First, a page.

Soon after we moved in to the garage in Seattle my Father came back from a day at Fort Lewis to tell us his orders. He would be sent overseas, to Taiwan, AKA Formosa, Nationalist China, The Republic of China. He would administer some Army program there. He wouldn't say what the program would involve, except to say he didn't expect war to break out at any time, and that probably he would only be gone for 6 to 8 months.
That seemed like a long time to me and the thought of not seeing him for so long stirred anxiety in me without my knowing why. It wasn't until I was in my 40s that I realized that as ineffective as my Father had been at protecting me from my Mother, I persisted in feeling that he was a protector, simply because he was my Father. It was an irrational hope that, once believed, rationally might be lost.
The anxiety amplified my native caution. I became fearful of anything uncertain. I was already religiously skeptical. Now I began to question everything. I questioned gravity, 2 + 2 = 4, the dark of night, and every single word my teacher said.
A milepost in technology occurred. Sputnik was launched into orbit on Oct 4, 1957. We watched what we all were told at the time was the flashing satellite orbiting over Seattle that evening. Recently I read that it was actually the final booster stage. The papers carrying the news dredged up a 1920 New York Times editorial that scoffed at Robert Goddard's dream of sending rockets into space, saying Goddard ""does not know of the relation of action to reaction, and the need to have something better than a vacuum against which to react." The newspapers had fun with this new and most dramatic proof that the editors of the New York Times had been full of it. The lesson I took from it was, everything has to be tested and proved. Nothing can be taken for granted.
My Father thought my Mother and I would remain in Seattle the whole time he was in Taiwan. But a week or two before he left for the Far East in mid-October he learned that the Army would send us a month later on a slow boat to [Nationalist] China.
I was taken to Fort Lewis and given half a dozen vaccinations for diseases I never heard of.
I don't recall any more than the low level sexual abuse that month, just fondling every few days. Maybe my Mother was too preoccupied with thoughts of the overseas adventure ahead.
While we waited for our turn to cross the ocean, Halloween happened, and I had a Seattle-style trauma.
Seattle was much less uptight in 1957 than it is today, fifty years later. But there were signs of things to come. One of the signs was a city-wide ban on children's masks at Halloween. It had been decided that masks with eye-holes obstructed vision too much. Children could be hit with cars.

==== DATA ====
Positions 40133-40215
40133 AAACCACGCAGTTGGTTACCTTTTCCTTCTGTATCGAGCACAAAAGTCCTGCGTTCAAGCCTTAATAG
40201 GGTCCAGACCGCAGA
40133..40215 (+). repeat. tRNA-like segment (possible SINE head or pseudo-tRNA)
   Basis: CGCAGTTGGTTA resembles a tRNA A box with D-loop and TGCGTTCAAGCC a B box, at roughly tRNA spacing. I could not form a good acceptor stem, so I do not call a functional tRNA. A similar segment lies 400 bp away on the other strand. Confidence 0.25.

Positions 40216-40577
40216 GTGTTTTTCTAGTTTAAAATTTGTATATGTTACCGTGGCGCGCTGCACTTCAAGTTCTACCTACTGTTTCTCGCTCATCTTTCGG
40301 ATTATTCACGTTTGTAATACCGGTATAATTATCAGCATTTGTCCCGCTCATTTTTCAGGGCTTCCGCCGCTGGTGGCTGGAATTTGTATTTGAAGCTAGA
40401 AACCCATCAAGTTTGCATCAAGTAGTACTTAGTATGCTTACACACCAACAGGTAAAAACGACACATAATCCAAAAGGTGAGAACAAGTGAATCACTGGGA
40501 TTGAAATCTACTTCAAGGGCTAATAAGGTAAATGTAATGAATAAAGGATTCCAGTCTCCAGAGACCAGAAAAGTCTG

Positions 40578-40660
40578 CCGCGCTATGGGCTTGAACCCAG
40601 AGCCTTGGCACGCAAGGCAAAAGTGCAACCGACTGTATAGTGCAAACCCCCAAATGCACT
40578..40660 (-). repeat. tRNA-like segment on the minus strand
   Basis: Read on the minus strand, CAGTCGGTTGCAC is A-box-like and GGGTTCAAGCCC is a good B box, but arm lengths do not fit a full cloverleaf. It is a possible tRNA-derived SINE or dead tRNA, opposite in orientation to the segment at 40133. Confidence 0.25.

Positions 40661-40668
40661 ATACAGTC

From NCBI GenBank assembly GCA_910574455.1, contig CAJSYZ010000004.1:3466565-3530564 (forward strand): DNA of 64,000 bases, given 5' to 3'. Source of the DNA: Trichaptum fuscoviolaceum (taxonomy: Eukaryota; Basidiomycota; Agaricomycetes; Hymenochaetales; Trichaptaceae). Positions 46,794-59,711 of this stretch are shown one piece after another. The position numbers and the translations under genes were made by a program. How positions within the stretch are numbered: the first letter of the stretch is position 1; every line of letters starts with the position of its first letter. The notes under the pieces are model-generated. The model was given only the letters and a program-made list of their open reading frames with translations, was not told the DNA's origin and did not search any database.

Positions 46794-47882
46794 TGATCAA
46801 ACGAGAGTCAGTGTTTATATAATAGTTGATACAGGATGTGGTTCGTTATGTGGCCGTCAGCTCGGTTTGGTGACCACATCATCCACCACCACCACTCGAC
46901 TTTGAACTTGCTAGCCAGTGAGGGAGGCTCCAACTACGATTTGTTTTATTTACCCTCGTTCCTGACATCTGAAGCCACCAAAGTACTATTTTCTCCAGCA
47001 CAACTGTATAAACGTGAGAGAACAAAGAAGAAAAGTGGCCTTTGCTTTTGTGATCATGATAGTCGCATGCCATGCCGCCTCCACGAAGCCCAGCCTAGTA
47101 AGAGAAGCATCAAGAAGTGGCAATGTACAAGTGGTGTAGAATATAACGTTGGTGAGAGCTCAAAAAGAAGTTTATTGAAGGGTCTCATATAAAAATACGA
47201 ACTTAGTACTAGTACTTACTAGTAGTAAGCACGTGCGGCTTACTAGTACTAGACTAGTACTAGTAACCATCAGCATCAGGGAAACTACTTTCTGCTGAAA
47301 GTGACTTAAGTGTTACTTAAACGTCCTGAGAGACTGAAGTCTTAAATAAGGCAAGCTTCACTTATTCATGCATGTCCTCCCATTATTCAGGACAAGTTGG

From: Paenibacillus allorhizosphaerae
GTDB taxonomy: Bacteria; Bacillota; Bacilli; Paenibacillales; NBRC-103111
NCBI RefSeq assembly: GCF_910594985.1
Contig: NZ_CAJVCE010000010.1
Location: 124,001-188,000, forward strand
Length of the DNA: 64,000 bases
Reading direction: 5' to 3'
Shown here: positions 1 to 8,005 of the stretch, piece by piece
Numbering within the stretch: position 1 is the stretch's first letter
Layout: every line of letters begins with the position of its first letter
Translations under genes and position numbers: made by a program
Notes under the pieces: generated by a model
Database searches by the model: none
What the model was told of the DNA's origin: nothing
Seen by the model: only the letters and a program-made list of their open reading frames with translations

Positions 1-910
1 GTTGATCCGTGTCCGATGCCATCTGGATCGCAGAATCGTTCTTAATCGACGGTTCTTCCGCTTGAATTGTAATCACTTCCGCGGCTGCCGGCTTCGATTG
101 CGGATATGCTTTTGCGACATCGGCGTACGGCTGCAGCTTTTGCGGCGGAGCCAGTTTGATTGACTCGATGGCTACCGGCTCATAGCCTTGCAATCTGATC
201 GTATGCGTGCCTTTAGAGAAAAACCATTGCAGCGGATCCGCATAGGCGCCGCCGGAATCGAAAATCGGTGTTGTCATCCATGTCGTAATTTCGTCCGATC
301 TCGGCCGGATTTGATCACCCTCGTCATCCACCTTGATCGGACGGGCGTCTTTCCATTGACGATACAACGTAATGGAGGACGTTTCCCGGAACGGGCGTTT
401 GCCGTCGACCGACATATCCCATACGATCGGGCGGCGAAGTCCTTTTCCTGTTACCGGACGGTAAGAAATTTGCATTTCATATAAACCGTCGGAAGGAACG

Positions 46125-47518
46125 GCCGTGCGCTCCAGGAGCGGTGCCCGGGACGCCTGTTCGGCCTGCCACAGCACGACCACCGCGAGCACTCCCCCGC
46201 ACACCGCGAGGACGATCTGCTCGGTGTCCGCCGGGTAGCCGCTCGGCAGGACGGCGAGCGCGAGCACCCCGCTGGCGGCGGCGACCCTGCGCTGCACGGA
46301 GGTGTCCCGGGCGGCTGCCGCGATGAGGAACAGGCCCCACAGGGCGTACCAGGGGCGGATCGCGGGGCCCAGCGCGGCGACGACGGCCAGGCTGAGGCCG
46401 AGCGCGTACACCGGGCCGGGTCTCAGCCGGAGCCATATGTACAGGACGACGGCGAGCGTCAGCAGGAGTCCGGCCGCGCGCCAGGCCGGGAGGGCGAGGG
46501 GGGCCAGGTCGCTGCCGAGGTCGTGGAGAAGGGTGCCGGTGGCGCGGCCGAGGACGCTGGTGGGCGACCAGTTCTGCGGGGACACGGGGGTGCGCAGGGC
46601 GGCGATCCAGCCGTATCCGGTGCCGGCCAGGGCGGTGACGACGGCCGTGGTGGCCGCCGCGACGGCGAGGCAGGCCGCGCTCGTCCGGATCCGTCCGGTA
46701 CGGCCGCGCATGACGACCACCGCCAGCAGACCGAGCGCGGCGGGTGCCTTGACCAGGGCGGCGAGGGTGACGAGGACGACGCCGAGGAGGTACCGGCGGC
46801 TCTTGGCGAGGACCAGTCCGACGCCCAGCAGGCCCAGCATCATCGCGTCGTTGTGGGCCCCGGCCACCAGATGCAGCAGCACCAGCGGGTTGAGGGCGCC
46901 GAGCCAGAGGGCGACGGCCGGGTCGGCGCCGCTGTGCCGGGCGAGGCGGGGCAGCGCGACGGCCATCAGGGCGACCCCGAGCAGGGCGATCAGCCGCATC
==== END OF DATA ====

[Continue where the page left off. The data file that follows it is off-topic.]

OK, so I would not wear my cool Zorro costume on the sidewalks. I would only wear it on the school grounds, WHERE THERE ARE NO CARS, during the MANDATORY (for the sake of our "HEALTHY SOCIAL DEVELOPMENT") school Halloween march.
Well, guess what the teachers said? The LAW is the LAW. No masks. But it's a Zorro costume, there has to be a mask. "No problem, the march isn't for a couple of hours, WE'LL MAKE YOU A COMPLETELY NEW COSTUME THAT WILL BE LEGAL AND YOU'LL LOVE IT."
They made me a slapped-together paper and cloth clown costume. They wouldn't stop at that, they made me submit to grease-paint. "You'll see, it will be great!"
It was horrible. I was transformed against my will into a stupid clown. The other kids made cruel jokes about it throughout. At home it took two hours to wash the grease-paint off. Wherever it had been my skin was red and sore for days. Turned out I was allergic to grease-paint. All to avoid getting hit by non-existent cars. Thank you uptight, we-know-best-what's-good-for-you-Seattle!
And then, a couple of weeks later, my Mother and I were riding a train to San Francisco where we would catch a Merchant Marine ship to the Orient.
Before we left I got a report card with no grades. It was called a "progress report". I was in a fucking grade-free experimental "progressive" program, it so happened. Since I'd only attended 9 weeks of school the only content of the report was the following paragraph:
"Wesley is a conscientious student, does his best at all times. He is a shy child, but is much more willing to participate in games, etc., than he was the first of the year. He reads with the high group, with good understanding of subject matter. His written work is neatly done. Wesley is a fine citizen on the playground, well liked by his classmates. We will all miss him."
Isn't it wonderful that just then, in those two months of 3rd grade I happened to start getting over my shyness?
Every damn school I went to I was "shy" when I got there, and I "started to get over it" after two or three months of brilliant teaching designed to foster good healthy extroversion.